Slip­pery slope leads to com­plic­ity

The Weekend Australian - Review - - Books - The Boy at the Top of the Moun­tain By John Boyne Corgi, 215pp, $19.99 Diane Stub­bings is a Mel­bourne-based writer and critic.

Pier­rot Fis­cher lives in a Paris apart­ment with his par­ents. His mother, Em­i­lie, is French. His fa­ther, Wilhelm, is Ger­man. A vet­eran of the 1914-18 war, Wilhelm still suf­fers from the ex­pe­ri­ence. He teaches Pier­rot to sing the French an­them in Ger­man, promis­ing the boy: “Some­day we will take back what’s ours … And when we do, re­mem­ber whose side you’re on.” When Wilhelm dies, crushed un­der a mov­ing train, Em­i­lie in­sists “it was the war that killed him”.

Af­ter the sub­se­quent death of his mother, Pier­rot is taken to live with his aunt Beatrix at the Berghof, the hide­away in the Bavar­ian Alps of “the master”, Adolf Hitler. Pier­rot spends the next 10 years liv­ing in near-seclu­sion on the moun­tain, wit­ness­ing dur­ing that time both the rise and the fall of Nazi Ger­many.

Ir­ish writer John Boyne, de­spite the nu­mer­ous nov­els for adults and chil­dren he has writ­ten since, is still best known for his 2006 fa­ble The Boy in the Striped Py­ja­mas, the dis­turb­ing story of a young boy, Bruno, whose fa­ther is in charge of the Auschwitz con­cen­tra­tion camp. The Boy at the Top of the Moun­tain — mar­keted as a com­pan­ion novel — also deals with the hor­rors of the Third Re­ich, but in a more oblique way.

Where The Boy in the Striped Py­ja­mas em­pha­sised the in­dis­crim­i­nate ef­fects of evil, this new work fo­cuses on the na­ture of com­plic­ity: the al­most im­per­cep­ti­ble ac­cre­tion of guilt that comes when we turn a blind eye to wrong­do­ing (a theme Boyne also ex­plores in his most re­cent novel for adults, A History of Lone­li­ness, which deals with child sex­ual abuse in the Catholic Church).

Pier­rot’s aunt en­sures that Hitler finds no rea­son to ob­ject to the boy’s pres­ence at the Berghof. She changes his name to Pi­eter and he is made to wear clothes a good Ger­man boy would wear. He is not al­lowed to say where he is from, nor is he to men­tion his child­hood friend Anshel, a Jewish boy. In­ad­ver­tently, the ground­work is laid for Pier­rot’s as­sim­i­la­tion into Nazi Ger­many.

Soon, Pier­rot is wear­ing the uni­form of the Hitler Youth — re­ceived from Hitler him­self — and giv­ing or­ders to the ser­vants. His nat­u­ral em­pa­thy is slowly eroded; and the fur­ther he is drawn into Hitler’s con­fi­dence — at­tend­ing meet­ings with the Wind­sors; tak­ing dic­ta­tion for the com­man­dants of the con­cen­tra­tion camps; foil­ing an at­tempt on the Fuhrer’s life — the more iso­lated he be­comes from the ame­lio­rat­ing ef­fects of friends and fam­ily: “Pier­rot stayed very still as his eyes met the eyes of Adolf Hitler. He knew what he had to do. Click­ing his heels to­gether, he shot his right arm for­ward … and of­fered the salute that had be­come so much part of him.”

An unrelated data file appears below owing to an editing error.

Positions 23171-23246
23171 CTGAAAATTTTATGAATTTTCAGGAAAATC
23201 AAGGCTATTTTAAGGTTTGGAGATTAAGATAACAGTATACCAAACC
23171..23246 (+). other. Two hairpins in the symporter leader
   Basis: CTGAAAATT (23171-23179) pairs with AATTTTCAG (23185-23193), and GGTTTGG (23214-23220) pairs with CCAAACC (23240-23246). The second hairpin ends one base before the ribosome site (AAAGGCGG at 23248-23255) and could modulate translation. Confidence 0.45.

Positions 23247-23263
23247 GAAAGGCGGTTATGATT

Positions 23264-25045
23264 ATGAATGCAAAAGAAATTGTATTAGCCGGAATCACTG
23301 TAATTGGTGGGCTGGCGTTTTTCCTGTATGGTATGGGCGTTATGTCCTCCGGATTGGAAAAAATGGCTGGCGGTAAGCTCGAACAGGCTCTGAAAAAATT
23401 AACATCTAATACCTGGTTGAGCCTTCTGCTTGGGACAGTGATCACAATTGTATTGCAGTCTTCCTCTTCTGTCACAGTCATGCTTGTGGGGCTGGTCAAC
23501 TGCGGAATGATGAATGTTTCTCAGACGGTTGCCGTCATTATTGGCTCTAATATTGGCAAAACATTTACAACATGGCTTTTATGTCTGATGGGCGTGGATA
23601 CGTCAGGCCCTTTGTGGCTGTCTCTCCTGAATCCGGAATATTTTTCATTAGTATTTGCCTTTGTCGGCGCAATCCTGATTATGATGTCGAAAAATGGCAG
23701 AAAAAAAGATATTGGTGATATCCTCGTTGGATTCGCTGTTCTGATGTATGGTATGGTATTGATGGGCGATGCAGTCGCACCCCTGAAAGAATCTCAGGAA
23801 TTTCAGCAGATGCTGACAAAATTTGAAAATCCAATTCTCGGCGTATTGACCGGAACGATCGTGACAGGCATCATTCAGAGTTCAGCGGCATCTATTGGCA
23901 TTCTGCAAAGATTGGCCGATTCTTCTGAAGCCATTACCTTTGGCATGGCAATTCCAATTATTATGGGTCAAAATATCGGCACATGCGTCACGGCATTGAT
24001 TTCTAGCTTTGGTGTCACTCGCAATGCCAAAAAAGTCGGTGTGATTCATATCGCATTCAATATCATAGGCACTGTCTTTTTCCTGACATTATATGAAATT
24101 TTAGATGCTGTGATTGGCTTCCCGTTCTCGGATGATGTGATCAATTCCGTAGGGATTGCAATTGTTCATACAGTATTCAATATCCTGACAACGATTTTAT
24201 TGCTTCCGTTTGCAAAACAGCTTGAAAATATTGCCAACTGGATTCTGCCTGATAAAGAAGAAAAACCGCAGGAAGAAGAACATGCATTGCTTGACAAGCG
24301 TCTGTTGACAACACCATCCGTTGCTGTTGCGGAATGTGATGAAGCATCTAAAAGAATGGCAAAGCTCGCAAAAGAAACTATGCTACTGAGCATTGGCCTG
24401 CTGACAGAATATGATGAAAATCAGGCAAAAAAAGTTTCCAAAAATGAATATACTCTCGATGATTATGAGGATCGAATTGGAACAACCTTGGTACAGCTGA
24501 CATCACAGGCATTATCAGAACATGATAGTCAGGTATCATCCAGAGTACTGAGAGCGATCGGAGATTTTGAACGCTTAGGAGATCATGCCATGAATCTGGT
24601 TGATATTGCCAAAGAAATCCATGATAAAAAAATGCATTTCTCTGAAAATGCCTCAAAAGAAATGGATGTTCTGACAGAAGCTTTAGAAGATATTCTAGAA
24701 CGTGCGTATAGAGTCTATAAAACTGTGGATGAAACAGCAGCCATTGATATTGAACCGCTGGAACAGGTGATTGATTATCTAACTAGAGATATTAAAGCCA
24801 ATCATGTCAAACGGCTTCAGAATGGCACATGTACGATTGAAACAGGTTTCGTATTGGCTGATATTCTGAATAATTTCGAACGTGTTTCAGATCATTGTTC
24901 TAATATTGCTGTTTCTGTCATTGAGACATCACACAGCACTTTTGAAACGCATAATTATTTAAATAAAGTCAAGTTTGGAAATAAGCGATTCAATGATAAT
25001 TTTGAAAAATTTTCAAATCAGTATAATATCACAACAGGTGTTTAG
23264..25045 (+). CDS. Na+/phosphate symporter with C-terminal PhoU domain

Read­ing this novel, I was re­minded of CP Tay­lor’s stag­ger­ing play Good, the story of a ‘‘good’’ man, John Halder, whose seem­ingly mi­nor com­pro­mises and ra­tio­nal­i­sa­tions lead to col­lu­sion with the Nazis. The Boy at the Top of the Moun­tain makes the com­pelling case that evil acts aren’t con­fined to evil peo­ple; that we are all vul­ner­a­ble.

The novel is muted in its un­fold­ing, and only rarely does Boyne be­labour the point. There is no sud­den mo­ment of in­sight for Pier­rot when, at 15 and with the war over, he finds him­self alone at the Berghof. He has had doubts about his ac­tions, and the part­ing words of Herta, one of the ser­vants, hit him with ap­palling force: “You heard it all. You saw it all. You knew it all … Just don’t ever tell your­self that you didn’t know … That would be the worst crime of all.”

But it’s not un­til he is in­terned by Al­lied forces that Pier­rot fully com­pre­hends his guilt. Read­ing these fi­nal chap­ters is like watch­ing a wound be­ing prised open. They are re­mark­ably pow­er­ful and give the novel the weight, the heft, that will firmly an­chor it in read­ers’ mem­o­ries.

The Boy at the Top of the Moun­tain speaks more di­rectly to its young adult read­er­ship than The Boy in the Striped Py­ja­mas, and in its tone and lan­guage it prob­a­bly has more in com­mon with Boyne’s World War I novel for young read­ers, Stay Where You Are and Then Leave.

Boyne has an in­ter­est­ing habit of draw­ing ex­plicit links be­tween his nov­els. Here, Pier­rot briefly crosses paths with Bruno and his fam­ily. Sim­i­larly, the bat­tle­field con­fronta­tion that had such a pro­found ef­fect on Wilhelm Fis­cher’s men­tal health is the same event that scars English­man Ge­orgie Sum­mer­field in Stay Where You Are and Then Leave, an in­ci­dent also re­counted in com­pelling de­tail in Boyne’s adult novel The Ab­so­lutist. These are not gra­tu­itous con­nec­tions; rather, they un­der­line the dev­as­tat­ing ef­fect a sin­gle po­tent ac­tion can have on nu­mer­ous lives.

The Boy at the Top of the Moun­tain is un­likely to have the same im­pact as The Boy in the Striped Py­ja­mas — few nov­els could. It is nev­er­the­less a force­ful com­pan­ion vol­ume, re­mind­ing us that si­lence and com­pro­mise can foster their own over­whelm­ing guilt.

Adolf Hitler with Eva Braun at the Berghof in Bavaria

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